Securing your company’s supply chain with objective information
By Ewen O’Brien, EMEA Director at BitSight
Understanding the risk posed by third- and fourth-party companies can help mitigate security problems
In light of the almost daily news of companies suffering security breaches, the need for assessing the risk profile of third- and fourth-party suppliers has never been more necessary than it is today. A company may have its own computing infrastructure secured, but the rest of its digital supply chain often remains overlooked.
The recent attacks reported by Bloomberg show an increasing severity and sophistication of global supply chain attacks, which in this case affected thirty companies including a major bank and government contractors. The attacks initiated by China demonstrate that the security of the technology supply chain was able to be compromised, even if consumers and most companies were completely unaware of it.
Third- and fourth-party vendors are an essential part of many supply chains, without them, many companies simply would not function. However, these ‘supplier’ relationships can run into the thousands for organisations, and how do you know if they are a risk to the business? In this age of data, not managing these potential threats properly could all too easily lead to the loss of important customer data and trade secrets being compromised.
Therefore, when engaging with the supply chain, companies need to have an objective view on those risks a supplier could potentially pose. Nothing is ever risk-free, so the question becomes one of how an organisation manages risk, do they accept it, transfer it, or mitigate it?
When thinking about data, a company is not only responsible for customer data on their own systems, they are also responsible for that customer information when it goes into the supply chain. Organisations therefore need to map out where data flows and figure out where this overlaps with vendors. They also need to assess the risk that each vendor may present, as an organisation’s data protection policy could be weakened by a vendor with inferior security standards.
Risk management is increasingly of high importance for IT leaders and the boardroom. And it is down to IT leaders to show that vendor risk management should be considered by the business. That said, the process of assessing the risk of an organisation your company is looking to do business with can be difficult and time consuming. It requires active management and monitoring of vendor relationships. This means vendor audits, onsite visits and assessments, and data flow mapping. You need to know and track vendors that have access to sensitive data on your systems. This is qualitative in nature and can take weeks, if not months to complete.
But the issue here is that it can’t be done continuously, or at great scale (as it would be eye-wateringly expensive). Added to this is the question of what happens if the vendor suffers from a WannaCry-like outbreak, what is the real-time response here? The answer lies in a platform that gives IT leaders access to the risk profiles of thousands of companies.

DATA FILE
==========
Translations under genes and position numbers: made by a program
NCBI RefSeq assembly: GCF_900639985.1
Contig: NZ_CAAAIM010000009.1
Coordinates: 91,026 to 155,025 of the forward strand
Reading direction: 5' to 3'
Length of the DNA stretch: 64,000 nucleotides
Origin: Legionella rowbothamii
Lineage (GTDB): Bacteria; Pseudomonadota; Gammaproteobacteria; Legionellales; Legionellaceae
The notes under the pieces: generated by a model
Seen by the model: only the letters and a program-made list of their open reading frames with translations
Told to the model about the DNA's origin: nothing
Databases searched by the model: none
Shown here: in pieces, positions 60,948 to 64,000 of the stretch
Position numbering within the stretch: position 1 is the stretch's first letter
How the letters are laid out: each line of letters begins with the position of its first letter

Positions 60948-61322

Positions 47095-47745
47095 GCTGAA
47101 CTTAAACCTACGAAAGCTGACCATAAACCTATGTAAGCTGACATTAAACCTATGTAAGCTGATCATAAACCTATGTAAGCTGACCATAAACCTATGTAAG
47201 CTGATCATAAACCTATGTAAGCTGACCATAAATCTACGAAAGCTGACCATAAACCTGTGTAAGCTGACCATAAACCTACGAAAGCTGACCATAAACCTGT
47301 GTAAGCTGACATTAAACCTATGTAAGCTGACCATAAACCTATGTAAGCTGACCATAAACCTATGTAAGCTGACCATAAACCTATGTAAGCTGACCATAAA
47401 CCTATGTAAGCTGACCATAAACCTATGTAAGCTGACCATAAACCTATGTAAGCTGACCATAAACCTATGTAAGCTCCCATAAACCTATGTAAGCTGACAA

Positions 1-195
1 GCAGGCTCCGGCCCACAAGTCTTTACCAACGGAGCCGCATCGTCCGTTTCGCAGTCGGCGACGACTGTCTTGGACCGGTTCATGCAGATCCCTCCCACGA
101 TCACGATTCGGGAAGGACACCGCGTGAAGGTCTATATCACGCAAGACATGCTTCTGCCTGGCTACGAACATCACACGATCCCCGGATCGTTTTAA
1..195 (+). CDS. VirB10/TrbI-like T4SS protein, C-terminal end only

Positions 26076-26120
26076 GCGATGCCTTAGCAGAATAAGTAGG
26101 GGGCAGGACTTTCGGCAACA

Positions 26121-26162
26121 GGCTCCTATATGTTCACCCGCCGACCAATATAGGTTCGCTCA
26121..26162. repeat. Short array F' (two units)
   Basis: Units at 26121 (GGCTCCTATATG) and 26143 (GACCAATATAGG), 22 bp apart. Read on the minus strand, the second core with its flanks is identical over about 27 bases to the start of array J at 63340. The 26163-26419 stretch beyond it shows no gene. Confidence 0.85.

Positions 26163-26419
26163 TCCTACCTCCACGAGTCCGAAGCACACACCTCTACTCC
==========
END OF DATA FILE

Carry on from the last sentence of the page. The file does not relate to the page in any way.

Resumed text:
Identifying and quantifying cyber risks
Organisations can begin to quantify and mitigate cyber risks with our BitSight Security Ratings. These ratings enable organisations to manage third- and fourth-party risk, underwrite cyber insurance policies, benchmarking, and much more. Organisations like ratings such as these as they provide an objective understanding of performance risk in IT security as it pertains to partners in the supply chain. As well as this, it surfaces information for companies that are the target of mergers and acquisition activity.
Ratings help in benchmarking activity. Being able to rate organisations means you can benchmark a company against its peer group or against an industry. This is a pretty important capability to have given the tenor of conversation around security at an executive board level, where some of the more important details are not going to be digested. And the board level is increasingly where questions around risk are being asked. Having an easy way to rate companies can help put a company’s level of risk into context and make it very open and transparent for senior executives to understand.
Risk management is a continuous process
Assessing the risk of a third party is not a one-shot, fire-and-forget operation, it is a continuous process. For example, a platform such as ours can alert organisations to new infections or malware that appears on a third- and fourth-party network. Using publicly accessible external data, analysis can be made at scale to help assess risk and flag problems, in an objective manner. The process means that that time to risk assessment is decreased from weeks down to minutes.
This information has a risk signal that means users can make their own decisions in real time and take appropriate actions. This helps organisations in reviewing their security and risk controls and put in place a realistic cybersecurity plan for vendors and suppliers in their eco-system.
When you know what the risks are, you can mitigate your data security concerns and get on with the day job of running the business.